Pastor’s son among 9 killed in Army helicopter crash

Pastor Tim Gore (L) and his son, Caleb Gore (R). | Screengrab: WNCN

A military helicopter crash in Kentucky has claimed the lives of nine service members, including the 25-year-old son of a North Carolina pastor. “He is my hero and I am proud that God let him call me dad,” the grieving father told the media.

Caleb Gore, the son of Pastor Tim Gore, was among those killed in the Fort Campbell Black Hawk helicopter accident in Kentucky last Wednesday, WKRN reported.

Gore, the pastor at Fremont Missionary Baptist Church, said his son was everything a father could possibly wish for. “He is my son. He is my hero and I am proud that God let him call me dad,” he was quoted as saying.

“When Pastor Tim heard the news he couldn’t believe it, the emotions flooded in,” Travis Moore, the pastor at nearby Cornerstone Assembly of God and a close friend of Gore, told CBS 17. “As I’ve talked to him throughout the day, he’s just trying to process everything.”

Caleb was known as a loving and wonderful child with a bright future ahead of him, having planned to become a registered nurse and he was taking leadership training.

In honor of Caleb, residents set up a memorial outside Gore’s church.

Archbishop Timothy Broglio of the Archdiocese for the Military Services called the tragedy a “grim reminder” of the risks taken by those in the armed forces. “They put themselves in harm’s way to defend our freedom, our values, our way of life, and in the process some pay the ultimate sacrifice,” Crux quoted him as saying.

Officials believe the accident occurred during a training exercise involving two helicopters flying in formation under night vision goggles.

Pastor Gore recalled that his son was eager to join the Army, enlisting even before completing his studies. He went on to become an airborne medic, with a fervent interest in search and rescue missions.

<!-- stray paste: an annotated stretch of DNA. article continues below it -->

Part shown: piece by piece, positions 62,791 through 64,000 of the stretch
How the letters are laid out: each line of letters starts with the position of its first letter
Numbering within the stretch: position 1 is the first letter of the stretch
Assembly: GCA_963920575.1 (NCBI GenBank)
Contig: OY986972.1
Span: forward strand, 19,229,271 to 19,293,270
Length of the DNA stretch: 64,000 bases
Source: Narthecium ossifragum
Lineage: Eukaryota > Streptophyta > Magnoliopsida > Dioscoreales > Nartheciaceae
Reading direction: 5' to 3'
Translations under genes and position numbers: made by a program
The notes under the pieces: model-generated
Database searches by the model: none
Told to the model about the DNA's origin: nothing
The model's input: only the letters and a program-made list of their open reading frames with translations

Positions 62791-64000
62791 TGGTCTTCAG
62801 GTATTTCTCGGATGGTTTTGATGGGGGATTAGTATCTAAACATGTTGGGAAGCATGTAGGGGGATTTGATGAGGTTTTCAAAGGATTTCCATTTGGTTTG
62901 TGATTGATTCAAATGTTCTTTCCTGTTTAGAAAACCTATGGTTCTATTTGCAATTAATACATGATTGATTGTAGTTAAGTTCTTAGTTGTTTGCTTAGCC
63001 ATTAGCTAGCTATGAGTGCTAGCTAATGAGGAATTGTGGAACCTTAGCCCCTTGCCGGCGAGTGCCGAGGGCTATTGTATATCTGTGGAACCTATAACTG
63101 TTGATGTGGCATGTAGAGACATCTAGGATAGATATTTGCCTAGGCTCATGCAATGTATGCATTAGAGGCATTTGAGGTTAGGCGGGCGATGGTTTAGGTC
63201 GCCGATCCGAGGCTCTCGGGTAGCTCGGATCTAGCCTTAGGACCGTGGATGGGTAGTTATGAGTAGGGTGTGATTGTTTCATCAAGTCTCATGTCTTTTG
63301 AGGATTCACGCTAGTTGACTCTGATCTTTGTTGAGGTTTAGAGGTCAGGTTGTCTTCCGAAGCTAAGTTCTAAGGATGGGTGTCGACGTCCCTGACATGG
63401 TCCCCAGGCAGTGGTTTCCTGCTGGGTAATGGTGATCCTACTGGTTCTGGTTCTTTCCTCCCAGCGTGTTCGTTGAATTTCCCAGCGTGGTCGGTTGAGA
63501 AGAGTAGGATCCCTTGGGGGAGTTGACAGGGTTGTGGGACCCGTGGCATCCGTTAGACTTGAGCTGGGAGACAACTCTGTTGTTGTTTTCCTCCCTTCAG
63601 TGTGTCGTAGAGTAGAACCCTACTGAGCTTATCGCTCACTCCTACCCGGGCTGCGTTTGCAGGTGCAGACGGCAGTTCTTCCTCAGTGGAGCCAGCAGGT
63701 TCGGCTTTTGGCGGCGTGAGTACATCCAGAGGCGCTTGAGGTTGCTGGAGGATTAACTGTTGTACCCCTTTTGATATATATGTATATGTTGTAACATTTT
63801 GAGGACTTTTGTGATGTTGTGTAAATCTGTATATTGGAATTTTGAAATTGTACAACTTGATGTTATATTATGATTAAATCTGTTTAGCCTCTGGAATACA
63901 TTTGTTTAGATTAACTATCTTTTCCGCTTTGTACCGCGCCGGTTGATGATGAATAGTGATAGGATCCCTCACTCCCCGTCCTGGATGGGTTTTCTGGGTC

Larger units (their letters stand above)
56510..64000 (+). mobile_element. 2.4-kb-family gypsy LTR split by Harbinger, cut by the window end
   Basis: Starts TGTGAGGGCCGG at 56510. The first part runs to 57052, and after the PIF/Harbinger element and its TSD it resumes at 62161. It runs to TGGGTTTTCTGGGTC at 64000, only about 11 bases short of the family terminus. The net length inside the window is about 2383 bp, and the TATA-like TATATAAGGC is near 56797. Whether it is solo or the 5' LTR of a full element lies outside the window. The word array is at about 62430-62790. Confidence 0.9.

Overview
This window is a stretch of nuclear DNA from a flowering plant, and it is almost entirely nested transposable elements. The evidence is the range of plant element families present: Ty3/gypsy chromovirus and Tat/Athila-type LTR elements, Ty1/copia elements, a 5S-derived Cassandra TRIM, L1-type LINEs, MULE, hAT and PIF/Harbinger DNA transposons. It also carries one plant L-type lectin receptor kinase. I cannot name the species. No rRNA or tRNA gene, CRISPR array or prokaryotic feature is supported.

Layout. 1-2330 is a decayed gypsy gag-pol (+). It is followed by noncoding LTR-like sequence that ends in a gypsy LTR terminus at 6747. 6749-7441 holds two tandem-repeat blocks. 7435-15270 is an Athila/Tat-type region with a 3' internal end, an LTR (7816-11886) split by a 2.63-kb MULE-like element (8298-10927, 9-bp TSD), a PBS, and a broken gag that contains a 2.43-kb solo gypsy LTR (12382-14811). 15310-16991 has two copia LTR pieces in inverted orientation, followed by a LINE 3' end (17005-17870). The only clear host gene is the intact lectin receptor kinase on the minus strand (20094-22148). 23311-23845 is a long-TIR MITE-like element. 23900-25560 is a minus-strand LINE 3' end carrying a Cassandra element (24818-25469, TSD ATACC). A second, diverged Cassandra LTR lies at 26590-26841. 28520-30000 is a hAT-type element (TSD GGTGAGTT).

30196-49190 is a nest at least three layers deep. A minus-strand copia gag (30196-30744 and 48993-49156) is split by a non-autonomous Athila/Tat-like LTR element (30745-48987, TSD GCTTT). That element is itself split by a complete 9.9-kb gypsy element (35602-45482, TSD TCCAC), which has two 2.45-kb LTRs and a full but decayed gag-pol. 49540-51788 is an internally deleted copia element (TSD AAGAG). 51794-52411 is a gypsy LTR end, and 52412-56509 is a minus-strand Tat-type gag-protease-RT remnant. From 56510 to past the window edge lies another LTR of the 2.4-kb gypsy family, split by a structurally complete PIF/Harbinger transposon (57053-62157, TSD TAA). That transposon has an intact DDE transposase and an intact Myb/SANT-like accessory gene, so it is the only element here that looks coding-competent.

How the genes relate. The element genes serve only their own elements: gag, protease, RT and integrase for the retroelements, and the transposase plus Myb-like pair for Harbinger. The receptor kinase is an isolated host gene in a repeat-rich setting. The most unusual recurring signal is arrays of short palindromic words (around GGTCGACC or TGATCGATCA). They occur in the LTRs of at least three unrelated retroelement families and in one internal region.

“If you happened to be wounded on the battlefield, Caleb coming out of that helicopter would be the most beautiful thing you would ever see,” the pastor was quoted as saying.

“This is a time of great sadness for the 101st Airborne Division,” Maj. Gen. J.P. McGee, commanding general of the 101st Airborne Division and Fort Campbell, said, according to The Hill. “The loss of these soldiers will reverberate through our formations for years to come.”

In addition to Caleb Gore, the victims included Warrant Officer 1 Jeffery Barnes, Cpl. Emilie Marie Eve Bolanos, Chief Warrant Officer 2 Zachary Esparza, Sgt. Isaacjohn Gayo, Staff Sgt. Joshua C. Gore, Warrant Officer 1 Aaron Healy, Staff Sgt. Taylor Mitchell, Chief Warrant Officer 2 Rusten Smith, and Sgt. David Solinas Jr.

As the community grieves and heals, Maj. Gen. McGee emphasized their support for the families and friends of the fallen soldiers. “Now is the time for grieving and healing. The whole division and this community stand behind the families and friends of our fallen Soldiers.”

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